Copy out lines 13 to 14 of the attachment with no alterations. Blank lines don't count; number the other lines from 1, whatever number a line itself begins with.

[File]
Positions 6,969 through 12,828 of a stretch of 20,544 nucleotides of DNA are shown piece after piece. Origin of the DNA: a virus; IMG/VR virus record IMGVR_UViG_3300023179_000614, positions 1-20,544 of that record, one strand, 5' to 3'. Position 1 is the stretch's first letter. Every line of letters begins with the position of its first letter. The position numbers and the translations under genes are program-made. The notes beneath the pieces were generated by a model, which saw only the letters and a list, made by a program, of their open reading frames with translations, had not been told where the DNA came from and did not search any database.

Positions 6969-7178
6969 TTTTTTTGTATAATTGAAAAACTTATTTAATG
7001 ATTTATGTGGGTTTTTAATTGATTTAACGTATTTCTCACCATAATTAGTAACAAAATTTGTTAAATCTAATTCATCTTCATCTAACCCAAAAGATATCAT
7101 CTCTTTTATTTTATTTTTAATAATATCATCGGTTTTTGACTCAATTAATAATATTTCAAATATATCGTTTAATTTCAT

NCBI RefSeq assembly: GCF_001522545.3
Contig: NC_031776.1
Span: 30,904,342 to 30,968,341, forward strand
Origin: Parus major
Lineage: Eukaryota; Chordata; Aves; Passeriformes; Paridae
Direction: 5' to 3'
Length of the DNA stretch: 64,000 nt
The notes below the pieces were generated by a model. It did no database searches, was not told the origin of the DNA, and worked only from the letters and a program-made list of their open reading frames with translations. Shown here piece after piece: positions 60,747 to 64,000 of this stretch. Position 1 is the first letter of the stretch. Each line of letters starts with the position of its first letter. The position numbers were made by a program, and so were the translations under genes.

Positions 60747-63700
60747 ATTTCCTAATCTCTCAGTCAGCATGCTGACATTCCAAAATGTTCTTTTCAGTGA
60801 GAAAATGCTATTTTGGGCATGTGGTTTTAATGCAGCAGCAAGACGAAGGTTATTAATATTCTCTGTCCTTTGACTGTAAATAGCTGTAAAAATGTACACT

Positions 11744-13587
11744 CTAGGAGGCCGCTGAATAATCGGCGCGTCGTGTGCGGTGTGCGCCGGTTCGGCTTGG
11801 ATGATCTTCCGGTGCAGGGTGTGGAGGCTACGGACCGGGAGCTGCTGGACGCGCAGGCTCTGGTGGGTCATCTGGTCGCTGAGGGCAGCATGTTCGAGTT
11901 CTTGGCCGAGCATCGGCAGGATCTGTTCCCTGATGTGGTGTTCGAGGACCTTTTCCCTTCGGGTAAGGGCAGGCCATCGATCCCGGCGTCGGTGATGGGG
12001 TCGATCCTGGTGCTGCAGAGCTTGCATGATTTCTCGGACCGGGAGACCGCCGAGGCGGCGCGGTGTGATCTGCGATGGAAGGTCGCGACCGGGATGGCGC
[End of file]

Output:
The notes below the pieces were generated by a model. It did no database searches, was not told the origin of the DNA, and worked only from the letters and a program-made list of their open reading frames with translations. Shown here piece after piece: positions 60,747 to 64,000 of this stretch. Position 1 is the first letter of the stretch. Each line of letters starts with the position of its first letter. The position numbers were made by a program, and so were the translations under genes.

Positions 60747-63700